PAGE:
Earlier this month, Columbia fraternities and sororities received their first evaluations from the newly instituted Alpha Standards of Excellence Program. Greek organizations earned points for different achievements, such as having no more than 10 percent of members with a GPA of 2.50 or below (10 points) or completing a minimum of 20 hours of community service per member per year (five points). Chapters were then awarded a rating ranging from three to five stars based on the number of points they earned. Through the Alpha Standards, a fraternity or sorority that achieved a five-star rating gets a pat on the back from the University, while those with ratings lower than three stars could have their charters revoked. The program—developed in fall of 2009 by the InterGreek Council, the Office of Residential Programs, and Fraternity and Sorority Life—first went into effect shortly after the December 2010 drug-related arrests of four Columbia fraternity members. At the time, an evaluation system may have made perfect sense: Columbia Greek life was in the midst of a period of rapid expansion and was being met with negative press. Students and staff had every reason to embrace the new system of standards regulating fraternities and sororities. Upon a closer look at the Alpha Standards, it's now clear that Greek organizations are being burdened with exceptional expectations. Fraternities and sororities are being judged on criteria ranging from their GPAs to their "leadership development," in a system of negative reinforcement—organizations' very recognition from the University hinges on these criteria. No other group on campus is held to such stringent standards, including other organizations granted Columbia housing. Although Greek life is far more encompassing than other student organizations, fraternities and sororities should not be held to stricter standards than other student groups. Moreover, while risk management training and adherence to University policy are valid points of evaluation, others such as GPA and alumni outreach seem arbitrary and should not determine whether fraternities and sororities receive University recognition. Instead, Alpha Standards should be a means of public evaluation. Public evaluations should serve as a positive, self-motivating force inside and outside Greek life. Evaluations could be useful for students choosing a fraternity or sorority they want to rush. Evaluations could also be used as outreach and public relations tools for Columbia's Greek life, offering the chance to show off to national chapters and alumni. Instead of being pushed into a corner by Columbia, fraternities and sororities could decide for themselves whether to ursue a high rating—meaning that the evaluations would be fairer and would instill a greater deal of positive encouragement within Greek life at Columbia.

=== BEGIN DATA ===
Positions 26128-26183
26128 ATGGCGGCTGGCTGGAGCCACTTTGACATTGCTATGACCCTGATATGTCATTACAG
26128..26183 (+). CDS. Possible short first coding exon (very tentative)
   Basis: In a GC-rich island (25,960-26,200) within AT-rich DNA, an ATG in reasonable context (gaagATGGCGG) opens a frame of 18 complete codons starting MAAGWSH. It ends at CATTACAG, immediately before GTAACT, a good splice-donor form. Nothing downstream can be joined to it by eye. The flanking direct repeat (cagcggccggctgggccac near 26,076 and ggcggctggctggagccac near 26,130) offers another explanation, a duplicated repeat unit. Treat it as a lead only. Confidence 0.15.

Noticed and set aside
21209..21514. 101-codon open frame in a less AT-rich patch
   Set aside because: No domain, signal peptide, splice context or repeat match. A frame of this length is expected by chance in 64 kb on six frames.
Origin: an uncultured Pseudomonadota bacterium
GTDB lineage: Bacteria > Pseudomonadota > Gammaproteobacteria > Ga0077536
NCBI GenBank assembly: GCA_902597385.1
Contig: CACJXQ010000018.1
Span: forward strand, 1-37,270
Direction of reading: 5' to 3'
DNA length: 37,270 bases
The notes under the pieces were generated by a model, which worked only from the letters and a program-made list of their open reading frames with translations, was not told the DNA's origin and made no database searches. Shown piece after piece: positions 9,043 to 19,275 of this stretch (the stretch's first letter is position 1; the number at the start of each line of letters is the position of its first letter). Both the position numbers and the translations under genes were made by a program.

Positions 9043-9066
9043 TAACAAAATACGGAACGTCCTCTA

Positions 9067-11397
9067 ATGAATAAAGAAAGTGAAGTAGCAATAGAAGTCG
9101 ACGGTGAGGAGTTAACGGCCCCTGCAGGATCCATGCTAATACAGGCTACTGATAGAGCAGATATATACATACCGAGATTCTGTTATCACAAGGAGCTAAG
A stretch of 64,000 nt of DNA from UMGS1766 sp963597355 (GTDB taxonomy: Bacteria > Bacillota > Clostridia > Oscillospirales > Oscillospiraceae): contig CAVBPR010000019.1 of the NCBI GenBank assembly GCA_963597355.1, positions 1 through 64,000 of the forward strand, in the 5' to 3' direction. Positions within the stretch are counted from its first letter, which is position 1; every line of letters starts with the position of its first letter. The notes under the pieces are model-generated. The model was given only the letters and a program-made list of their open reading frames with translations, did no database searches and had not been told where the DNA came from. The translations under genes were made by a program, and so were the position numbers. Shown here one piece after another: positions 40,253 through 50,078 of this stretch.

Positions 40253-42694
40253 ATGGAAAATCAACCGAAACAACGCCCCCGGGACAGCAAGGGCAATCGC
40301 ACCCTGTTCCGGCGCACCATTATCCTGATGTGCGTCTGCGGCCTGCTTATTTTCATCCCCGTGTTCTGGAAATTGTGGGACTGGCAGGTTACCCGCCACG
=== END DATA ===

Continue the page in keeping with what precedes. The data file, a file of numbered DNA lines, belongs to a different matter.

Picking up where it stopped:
Columbia Spectator Staff